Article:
Salt Deposit Tour and Some New Ideas

Posted by on Jan 19, 2012 in Nuttings from the Front | 0 comments

While I was doing seminars in Kansas, I was also able to do a field trip to the Kansas Salt Museum at Hutchinson, Kansas.

This has been an active salt mine for quite a few years. It is 650 feet underground and according to their estimates, they have enough salt there to last the next 2500 years, even with the fact that the salt is mainly used for roads rather than for food.

Of course, a scenario involving millions of years of time for its deposition was liberally sprinkled in with the salt. The standard model is that an arm of the sea was enriched with salt brine, which then repeatedly precipitated as the brine solution hit saturation.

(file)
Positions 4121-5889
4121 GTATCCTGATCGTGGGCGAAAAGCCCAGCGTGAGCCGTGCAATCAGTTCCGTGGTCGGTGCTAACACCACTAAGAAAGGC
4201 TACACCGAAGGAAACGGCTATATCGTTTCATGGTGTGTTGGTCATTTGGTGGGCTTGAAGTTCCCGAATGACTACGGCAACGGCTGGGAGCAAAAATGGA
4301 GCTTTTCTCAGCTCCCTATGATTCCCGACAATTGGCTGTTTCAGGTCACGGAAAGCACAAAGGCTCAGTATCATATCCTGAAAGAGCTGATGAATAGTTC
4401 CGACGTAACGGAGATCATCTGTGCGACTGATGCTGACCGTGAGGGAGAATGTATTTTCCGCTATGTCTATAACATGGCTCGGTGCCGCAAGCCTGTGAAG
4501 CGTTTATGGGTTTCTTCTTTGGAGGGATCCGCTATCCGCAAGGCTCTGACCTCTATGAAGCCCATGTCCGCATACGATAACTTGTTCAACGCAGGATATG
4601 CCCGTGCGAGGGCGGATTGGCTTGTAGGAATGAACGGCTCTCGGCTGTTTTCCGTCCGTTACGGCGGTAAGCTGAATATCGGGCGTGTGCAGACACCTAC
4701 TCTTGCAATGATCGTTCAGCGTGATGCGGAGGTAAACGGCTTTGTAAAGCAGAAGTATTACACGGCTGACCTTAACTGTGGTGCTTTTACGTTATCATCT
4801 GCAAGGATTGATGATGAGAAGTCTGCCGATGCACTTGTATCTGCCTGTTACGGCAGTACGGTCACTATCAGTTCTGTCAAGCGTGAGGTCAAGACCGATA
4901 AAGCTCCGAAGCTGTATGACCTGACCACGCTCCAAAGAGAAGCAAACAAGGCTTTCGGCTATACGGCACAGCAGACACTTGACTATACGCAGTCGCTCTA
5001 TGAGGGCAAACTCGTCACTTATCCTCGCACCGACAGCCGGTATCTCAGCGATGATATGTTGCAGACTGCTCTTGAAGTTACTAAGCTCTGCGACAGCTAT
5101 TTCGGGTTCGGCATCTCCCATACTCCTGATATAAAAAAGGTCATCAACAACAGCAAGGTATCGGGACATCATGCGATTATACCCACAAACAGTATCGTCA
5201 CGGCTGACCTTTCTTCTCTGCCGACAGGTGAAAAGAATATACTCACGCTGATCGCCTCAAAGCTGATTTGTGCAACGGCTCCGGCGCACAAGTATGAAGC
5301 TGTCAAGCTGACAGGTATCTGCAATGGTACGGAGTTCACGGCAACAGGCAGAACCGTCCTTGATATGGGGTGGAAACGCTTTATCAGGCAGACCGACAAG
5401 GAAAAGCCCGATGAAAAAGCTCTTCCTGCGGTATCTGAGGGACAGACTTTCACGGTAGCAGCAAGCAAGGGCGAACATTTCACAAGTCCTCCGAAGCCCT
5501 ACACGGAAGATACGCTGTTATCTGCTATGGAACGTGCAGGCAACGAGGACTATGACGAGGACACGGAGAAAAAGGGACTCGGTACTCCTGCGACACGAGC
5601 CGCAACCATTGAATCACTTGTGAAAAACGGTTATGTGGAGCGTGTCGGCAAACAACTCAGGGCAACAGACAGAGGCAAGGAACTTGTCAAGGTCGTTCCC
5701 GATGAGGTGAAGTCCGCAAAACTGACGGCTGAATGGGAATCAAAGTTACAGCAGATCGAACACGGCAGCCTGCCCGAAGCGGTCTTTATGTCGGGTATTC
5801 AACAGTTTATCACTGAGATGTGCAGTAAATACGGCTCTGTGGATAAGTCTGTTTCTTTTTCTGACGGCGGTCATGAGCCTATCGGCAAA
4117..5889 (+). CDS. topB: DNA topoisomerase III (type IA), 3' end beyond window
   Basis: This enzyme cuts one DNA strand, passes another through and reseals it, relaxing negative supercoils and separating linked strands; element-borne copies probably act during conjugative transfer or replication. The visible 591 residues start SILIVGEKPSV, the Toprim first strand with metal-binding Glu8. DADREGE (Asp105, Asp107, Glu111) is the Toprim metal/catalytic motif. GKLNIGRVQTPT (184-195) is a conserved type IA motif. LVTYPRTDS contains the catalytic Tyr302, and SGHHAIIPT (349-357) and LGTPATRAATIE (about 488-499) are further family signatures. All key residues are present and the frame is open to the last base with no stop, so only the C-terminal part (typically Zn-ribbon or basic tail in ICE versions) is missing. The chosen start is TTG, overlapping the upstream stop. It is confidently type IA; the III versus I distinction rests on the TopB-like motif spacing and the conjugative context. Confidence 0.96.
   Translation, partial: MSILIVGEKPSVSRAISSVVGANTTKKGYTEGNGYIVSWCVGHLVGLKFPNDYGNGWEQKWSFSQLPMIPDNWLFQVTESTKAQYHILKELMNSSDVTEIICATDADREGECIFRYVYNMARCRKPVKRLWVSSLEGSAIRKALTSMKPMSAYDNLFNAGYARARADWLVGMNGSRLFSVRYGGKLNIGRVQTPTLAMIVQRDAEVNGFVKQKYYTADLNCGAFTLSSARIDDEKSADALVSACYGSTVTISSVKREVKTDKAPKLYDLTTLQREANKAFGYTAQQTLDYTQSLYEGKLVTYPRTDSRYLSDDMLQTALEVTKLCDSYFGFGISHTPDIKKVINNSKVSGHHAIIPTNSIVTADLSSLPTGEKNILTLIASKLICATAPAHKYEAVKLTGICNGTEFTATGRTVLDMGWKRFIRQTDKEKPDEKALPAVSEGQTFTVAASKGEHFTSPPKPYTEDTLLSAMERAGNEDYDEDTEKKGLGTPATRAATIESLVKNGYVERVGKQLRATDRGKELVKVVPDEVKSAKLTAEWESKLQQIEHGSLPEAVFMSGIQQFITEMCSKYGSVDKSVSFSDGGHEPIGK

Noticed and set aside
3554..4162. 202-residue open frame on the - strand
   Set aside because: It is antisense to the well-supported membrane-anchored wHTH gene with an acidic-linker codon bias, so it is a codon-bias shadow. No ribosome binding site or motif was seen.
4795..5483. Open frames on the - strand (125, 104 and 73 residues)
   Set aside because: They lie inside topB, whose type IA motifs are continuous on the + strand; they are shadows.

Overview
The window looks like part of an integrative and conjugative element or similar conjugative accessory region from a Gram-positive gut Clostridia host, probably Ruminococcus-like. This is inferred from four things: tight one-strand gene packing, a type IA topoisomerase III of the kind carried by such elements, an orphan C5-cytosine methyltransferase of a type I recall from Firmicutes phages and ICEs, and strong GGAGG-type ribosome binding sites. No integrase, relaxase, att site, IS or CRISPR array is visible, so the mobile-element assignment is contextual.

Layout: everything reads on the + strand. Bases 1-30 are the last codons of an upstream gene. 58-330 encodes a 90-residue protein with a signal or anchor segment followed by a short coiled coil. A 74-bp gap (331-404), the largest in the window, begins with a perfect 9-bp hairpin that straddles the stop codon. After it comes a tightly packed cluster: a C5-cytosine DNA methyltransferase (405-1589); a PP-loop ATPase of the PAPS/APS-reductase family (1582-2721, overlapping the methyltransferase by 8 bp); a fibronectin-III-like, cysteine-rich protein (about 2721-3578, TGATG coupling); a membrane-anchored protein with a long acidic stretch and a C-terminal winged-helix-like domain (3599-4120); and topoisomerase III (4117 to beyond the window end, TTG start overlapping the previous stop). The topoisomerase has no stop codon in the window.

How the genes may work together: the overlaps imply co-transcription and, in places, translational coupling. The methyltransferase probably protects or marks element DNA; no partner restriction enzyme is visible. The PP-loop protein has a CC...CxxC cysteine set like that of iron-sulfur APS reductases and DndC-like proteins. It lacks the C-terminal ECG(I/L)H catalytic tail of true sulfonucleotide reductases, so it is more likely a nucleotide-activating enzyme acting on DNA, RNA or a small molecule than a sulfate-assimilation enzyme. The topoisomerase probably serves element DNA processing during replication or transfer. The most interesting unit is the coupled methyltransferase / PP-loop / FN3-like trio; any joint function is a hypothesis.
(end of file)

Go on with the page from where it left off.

Years ago, I wrote one of my geology theses on a different model of getting salt, which did not take millions of years of evaporation (you can read the theses online). One of the guys who had accompanied me on this field trip mentioned that a recent National Geographic magazine article mentions a new and very promising model, which sounds like it has similarities to what I had suggested about 30 years ago.

I am eager to read the article he mentioned. If it is about what he says it is, then expect a Think and Believe article on that before too long!


Dave Nutting

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